Wednesday, 22 April 2015

Review: Invincible by Amy Reed

Evie is living on borrowed time. She was diagnosed with terminal cancer several months ago and told that by now she’d be dead. Evie is grateful for every extra day she gets, but she knows that soon this disease will kill her. Until, miraculously, she may have a second chance to live.

All Evie had wanted was her life back, but now that she has it, she feels like there’s no place for her in it—at least, not for the girl she is now. Her friends and her parents still see her as Cancer Girl, and her boyfriend’s constant, doting attention is suddenly nothing short of suffocating.

Then Evie meets Marcus. She knows that he’s trouble, but she can’t help falling for him. Being near him makes her feel truly, fully alive. It’s better than a drug. His kiss makes her feel invincible—but she may be at the beginning of the biggest free fall of her life.

Kindle Edition, 336 pages
Expected publication: April 28th 2015 by Katherine Tegen Books

Terri's Thoughts

I received an advanced copy of this book from the publisher via Edelweiss in exchange for an honest review.  The expected publication is April 28th 2015.

I did not realize at first however this is the second story of Reed's that I have read.  You can find my review of Damaged here . Once I made the connection I can now see how similar the two stories are in style.
This is one of those stories that is hard to review because there is simply so much going on.  The synopsis of the story only gives a portion of the plot away and I feel that if I spend any time discussing it that it could be seen as a spoiler or impact someone's outlook on the story.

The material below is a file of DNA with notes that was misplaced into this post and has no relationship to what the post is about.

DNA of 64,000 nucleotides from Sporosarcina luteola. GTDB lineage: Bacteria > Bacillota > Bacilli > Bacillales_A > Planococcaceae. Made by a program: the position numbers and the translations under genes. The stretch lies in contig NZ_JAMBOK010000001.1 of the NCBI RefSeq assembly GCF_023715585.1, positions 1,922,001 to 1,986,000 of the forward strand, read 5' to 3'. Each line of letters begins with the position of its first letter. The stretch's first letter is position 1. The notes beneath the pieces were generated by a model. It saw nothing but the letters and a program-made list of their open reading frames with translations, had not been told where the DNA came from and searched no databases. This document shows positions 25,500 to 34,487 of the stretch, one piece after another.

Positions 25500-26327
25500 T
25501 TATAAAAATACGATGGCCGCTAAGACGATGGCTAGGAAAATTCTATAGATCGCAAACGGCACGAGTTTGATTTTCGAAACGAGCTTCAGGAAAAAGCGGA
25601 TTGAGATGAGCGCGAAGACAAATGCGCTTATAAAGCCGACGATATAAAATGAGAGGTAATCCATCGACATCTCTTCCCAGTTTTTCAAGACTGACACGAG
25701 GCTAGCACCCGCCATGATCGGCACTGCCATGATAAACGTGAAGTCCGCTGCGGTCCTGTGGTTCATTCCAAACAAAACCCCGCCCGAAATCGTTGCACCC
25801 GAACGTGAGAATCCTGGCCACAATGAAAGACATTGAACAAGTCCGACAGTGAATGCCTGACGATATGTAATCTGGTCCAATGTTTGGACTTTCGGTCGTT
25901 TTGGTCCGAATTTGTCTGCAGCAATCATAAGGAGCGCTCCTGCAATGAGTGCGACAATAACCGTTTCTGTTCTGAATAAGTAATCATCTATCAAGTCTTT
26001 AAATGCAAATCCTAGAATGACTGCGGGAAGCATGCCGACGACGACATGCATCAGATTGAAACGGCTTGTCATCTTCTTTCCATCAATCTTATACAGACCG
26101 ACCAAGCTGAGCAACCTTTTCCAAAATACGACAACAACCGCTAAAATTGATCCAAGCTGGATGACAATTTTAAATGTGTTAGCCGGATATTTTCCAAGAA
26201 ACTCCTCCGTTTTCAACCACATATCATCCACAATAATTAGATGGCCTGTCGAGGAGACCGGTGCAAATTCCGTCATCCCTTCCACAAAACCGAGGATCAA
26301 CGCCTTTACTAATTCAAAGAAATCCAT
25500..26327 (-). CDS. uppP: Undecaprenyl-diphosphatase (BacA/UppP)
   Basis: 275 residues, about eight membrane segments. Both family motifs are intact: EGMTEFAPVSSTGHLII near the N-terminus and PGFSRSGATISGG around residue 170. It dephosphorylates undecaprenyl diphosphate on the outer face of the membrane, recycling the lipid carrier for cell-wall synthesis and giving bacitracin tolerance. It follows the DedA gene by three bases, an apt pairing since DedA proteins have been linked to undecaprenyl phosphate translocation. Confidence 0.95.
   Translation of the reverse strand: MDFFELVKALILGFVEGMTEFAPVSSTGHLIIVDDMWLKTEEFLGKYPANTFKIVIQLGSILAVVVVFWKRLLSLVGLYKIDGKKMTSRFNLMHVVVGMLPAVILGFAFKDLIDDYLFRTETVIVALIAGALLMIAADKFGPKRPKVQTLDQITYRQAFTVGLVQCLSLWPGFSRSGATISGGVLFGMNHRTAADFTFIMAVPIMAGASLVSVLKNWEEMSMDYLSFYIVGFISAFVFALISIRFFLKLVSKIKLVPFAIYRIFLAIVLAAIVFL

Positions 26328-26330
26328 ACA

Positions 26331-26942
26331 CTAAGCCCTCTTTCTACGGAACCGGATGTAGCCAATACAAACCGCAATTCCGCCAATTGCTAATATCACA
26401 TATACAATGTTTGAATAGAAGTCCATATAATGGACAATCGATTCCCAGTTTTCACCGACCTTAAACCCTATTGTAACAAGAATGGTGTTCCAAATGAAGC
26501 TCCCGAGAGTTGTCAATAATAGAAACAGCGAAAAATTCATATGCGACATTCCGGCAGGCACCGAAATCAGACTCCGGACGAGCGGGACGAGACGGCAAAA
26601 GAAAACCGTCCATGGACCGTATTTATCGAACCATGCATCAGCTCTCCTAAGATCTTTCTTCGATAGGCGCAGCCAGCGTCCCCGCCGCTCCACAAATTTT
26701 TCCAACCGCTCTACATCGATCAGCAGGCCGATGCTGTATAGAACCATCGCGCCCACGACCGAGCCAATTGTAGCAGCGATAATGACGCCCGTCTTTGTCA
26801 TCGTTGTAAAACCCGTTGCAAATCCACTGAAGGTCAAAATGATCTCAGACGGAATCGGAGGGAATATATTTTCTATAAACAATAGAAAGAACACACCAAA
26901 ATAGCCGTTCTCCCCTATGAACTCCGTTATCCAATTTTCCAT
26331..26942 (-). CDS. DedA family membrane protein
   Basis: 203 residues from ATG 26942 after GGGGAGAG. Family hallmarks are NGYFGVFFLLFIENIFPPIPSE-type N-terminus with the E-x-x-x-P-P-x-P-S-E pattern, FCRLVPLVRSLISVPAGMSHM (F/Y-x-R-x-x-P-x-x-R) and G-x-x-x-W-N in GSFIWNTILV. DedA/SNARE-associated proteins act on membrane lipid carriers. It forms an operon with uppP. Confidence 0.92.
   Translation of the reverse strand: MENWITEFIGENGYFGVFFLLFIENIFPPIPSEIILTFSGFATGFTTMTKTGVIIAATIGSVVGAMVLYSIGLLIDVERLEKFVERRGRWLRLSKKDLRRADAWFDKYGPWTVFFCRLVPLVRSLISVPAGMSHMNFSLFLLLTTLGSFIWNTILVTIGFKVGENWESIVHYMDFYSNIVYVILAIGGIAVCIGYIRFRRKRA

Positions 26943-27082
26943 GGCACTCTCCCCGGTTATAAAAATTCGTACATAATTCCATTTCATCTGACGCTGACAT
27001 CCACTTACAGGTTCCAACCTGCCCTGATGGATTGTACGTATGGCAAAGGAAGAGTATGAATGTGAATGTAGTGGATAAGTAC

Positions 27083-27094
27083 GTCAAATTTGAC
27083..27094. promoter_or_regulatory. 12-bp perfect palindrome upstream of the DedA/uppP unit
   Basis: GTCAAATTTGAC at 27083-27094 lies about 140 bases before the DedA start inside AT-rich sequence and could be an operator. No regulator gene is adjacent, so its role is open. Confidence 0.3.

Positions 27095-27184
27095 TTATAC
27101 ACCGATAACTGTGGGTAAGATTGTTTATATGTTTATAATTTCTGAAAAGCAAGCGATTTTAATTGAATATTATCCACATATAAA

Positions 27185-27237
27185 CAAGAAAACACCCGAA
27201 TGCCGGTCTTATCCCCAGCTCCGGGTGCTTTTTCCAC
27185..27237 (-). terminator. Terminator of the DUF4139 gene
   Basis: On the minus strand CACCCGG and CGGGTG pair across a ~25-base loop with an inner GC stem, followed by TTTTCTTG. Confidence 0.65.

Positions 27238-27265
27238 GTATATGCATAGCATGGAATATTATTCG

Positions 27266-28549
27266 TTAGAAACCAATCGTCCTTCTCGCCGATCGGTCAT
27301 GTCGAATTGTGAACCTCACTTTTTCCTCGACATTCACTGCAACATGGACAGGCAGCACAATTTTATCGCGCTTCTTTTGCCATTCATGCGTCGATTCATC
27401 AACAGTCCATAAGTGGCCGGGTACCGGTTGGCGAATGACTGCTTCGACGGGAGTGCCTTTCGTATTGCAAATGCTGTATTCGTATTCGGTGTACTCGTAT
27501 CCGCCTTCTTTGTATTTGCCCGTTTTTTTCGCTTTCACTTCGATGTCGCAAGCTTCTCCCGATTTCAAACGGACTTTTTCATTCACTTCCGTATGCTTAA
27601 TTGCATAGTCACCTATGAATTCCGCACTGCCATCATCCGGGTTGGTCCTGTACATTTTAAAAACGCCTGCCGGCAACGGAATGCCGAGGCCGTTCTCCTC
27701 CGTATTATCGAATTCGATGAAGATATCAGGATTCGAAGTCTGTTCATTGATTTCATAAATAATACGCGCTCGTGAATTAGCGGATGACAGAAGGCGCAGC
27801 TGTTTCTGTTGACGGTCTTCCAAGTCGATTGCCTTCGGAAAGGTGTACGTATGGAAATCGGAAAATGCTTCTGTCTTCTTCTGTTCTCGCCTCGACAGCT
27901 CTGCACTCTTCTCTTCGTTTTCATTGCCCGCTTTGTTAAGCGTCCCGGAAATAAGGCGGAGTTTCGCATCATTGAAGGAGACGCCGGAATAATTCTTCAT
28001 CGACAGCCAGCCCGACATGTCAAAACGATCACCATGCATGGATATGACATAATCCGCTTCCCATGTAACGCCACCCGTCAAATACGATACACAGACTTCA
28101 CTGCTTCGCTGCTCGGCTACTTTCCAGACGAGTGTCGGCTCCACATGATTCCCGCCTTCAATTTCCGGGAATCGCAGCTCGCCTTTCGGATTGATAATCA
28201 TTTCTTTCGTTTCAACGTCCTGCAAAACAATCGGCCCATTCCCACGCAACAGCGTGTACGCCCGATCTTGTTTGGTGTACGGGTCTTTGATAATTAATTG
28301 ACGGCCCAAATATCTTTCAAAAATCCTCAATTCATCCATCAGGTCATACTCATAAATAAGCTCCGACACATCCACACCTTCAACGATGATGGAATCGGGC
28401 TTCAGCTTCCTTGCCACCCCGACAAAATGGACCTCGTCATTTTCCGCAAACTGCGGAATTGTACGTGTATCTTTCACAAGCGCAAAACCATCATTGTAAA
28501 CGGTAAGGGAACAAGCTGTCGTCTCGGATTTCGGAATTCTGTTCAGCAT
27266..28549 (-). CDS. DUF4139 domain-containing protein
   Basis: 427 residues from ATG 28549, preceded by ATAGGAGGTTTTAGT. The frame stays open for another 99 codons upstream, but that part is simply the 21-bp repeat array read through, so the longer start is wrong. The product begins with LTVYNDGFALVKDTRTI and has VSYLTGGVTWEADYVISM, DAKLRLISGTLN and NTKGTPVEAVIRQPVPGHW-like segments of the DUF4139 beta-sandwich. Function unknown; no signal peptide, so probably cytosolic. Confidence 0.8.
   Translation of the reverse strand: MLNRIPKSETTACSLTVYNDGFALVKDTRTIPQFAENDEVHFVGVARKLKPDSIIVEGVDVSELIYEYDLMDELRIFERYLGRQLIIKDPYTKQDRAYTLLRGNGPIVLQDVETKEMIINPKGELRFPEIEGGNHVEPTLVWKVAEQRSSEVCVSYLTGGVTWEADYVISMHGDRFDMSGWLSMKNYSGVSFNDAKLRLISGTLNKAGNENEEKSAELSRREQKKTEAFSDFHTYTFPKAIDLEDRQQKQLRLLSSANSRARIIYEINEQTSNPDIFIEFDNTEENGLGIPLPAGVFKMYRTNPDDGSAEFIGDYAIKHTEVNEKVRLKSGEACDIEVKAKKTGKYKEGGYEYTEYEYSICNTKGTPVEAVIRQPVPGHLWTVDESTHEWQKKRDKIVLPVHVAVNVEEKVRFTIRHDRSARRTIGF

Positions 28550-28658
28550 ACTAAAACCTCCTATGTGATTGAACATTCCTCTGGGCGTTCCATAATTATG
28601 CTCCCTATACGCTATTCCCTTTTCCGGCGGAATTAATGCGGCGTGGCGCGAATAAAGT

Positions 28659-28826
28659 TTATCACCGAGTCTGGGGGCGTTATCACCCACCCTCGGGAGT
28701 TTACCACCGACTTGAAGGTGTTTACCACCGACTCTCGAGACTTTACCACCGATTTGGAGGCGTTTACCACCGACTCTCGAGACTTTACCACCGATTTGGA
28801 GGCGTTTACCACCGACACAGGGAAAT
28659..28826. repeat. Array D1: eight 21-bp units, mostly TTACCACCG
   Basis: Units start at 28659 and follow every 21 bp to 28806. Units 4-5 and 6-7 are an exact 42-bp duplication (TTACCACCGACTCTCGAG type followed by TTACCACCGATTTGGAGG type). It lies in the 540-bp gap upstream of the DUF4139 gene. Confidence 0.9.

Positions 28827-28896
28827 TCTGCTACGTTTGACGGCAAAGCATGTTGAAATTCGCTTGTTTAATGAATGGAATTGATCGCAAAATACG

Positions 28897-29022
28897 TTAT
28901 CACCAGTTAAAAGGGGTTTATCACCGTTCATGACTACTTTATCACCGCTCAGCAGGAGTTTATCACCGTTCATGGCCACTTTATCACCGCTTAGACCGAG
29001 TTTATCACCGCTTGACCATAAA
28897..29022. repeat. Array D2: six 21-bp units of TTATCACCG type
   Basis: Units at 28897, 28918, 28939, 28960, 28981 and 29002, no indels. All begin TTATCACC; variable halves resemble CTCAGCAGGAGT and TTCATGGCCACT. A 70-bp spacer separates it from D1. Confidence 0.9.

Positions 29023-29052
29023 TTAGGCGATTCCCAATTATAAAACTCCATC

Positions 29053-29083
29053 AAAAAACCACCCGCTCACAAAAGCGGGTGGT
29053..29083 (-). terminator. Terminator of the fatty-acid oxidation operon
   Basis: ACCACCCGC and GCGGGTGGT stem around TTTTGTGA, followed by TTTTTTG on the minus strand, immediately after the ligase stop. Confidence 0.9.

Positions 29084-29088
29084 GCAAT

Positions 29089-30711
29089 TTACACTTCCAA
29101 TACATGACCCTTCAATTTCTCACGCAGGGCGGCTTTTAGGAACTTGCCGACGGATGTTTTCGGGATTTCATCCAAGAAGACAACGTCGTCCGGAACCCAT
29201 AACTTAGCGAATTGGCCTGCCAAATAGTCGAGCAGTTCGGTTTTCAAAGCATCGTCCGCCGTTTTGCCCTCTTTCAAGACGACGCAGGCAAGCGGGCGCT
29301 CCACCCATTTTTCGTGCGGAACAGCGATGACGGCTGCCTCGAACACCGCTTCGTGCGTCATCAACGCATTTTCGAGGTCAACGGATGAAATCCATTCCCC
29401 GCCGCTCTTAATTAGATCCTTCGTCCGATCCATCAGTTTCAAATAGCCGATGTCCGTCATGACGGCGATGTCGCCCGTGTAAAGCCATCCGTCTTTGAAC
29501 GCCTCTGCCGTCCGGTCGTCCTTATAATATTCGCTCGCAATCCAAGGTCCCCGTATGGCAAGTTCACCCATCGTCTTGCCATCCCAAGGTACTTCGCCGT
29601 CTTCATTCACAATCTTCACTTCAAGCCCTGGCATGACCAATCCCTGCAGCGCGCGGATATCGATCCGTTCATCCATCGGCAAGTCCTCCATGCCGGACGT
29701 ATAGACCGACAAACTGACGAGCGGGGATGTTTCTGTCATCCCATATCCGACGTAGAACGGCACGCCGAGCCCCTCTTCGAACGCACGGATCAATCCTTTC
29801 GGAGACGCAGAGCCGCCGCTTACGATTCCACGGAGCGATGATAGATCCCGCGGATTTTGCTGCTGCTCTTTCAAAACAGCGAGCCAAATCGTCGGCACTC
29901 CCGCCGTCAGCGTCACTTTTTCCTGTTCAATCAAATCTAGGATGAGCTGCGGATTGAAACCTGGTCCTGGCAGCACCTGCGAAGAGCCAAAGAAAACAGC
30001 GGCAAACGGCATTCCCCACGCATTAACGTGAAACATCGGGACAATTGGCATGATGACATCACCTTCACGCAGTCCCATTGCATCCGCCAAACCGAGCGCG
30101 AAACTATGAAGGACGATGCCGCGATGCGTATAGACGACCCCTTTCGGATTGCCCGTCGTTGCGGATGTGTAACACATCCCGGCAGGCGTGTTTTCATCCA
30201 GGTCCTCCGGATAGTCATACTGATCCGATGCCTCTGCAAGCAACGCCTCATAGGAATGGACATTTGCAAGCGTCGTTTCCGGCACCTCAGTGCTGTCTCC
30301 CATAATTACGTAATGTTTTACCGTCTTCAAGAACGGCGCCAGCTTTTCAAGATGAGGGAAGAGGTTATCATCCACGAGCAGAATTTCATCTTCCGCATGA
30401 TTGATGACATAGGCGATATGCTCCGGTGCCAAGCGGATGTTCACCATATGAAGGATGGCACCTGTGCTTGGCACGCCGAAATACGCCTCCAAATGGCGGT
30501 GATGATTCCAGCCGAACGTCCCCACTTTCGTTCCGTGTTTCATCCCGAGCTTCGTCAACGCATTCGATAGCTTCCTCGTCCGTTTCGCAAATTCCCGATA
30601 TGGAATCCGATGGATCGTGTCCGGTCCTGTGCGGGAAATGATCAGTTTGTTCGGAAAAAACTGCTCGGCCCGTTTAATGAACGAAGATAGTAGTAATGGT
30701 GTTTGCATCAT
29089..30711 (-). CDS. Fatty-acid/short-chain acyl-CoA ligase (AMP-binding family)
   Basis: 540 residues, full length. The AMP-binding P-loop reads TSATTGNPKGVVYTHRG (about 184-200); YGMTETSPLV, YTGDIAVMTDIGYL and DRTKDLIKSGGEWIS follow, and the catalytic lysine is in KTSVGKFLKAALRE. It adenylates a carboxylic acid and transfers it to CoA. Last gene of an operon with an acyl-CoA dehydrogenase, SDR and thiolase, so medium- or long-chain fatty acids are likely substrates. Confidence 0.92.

The story starts out as advertised with Evie in the hospital battling cancer along with her other cancer patient friends.  This part of the story is very touching as it explores the close relationship that is forged between those who are in a similar situation. It is also very sad as some of these stories inevitably are.

It is what happens after Evie comes home from the hospital that has me a little bit conflicted.  I can honestly say that she was a horrible person.  Although I can't pretend to know what it would be like to come out on the other side of an illness that you are not supposed to survive I do know what it is like to come out of an illness that limited my ability to enjoy life.  I was grateful for those that helped me through it and I felt blessed that I had family and friends who had made sacrifices to assist me.  I never once took it for granted as Evie did. 

Ok...maybe I am judging.  Others would argue that she was suffering from survivor guilt.  That she did not feel worthy.  I get it.  What I don't get is how Evie could not take the advise of her dying friends last wish for her and that was to live large.  I really couldn't see any justification for how she treated anyone in her life.  It was downright vulgar.

I am going to stop here because this is the point where I risk giving away too much.  All I can say is that the story does not end here.  There is more to it than Evie surviving an illness that was supposed to kill her.  It touches on many other socially relevant topics. appears that there will be a part two to this sometime later this year.  I am very curious how the story will progress as there are many different directions that can be taken from where it left off.  All I hope is that we have a kinder Evie as she was too much for my sympathy in this one.

About the Author

Amy Reed was born and raised in and around Seattle, where she attended a total of eight schools by the time she was eighteen. Constant moving taught her to be restless and being an only child made her imagination do funny things. After a brief stint at Reed College (no relation), she moved to San Francisco and spent the next several years serving coffee and getting into trouble. She eventually graduated from film school, promptly decided she wanted nothing to do with filmmaking, returned to her original and impractical love of writing, and earned her MFA from New College of California. Her short work has been published in journals such as Kitchen Sink, Contrary, and Fiction. Amy currently lives in Oakland with her husband and two cats, and has accepted that Northern California has replaced the Pacific Northwest as her home. She is no longer restless.


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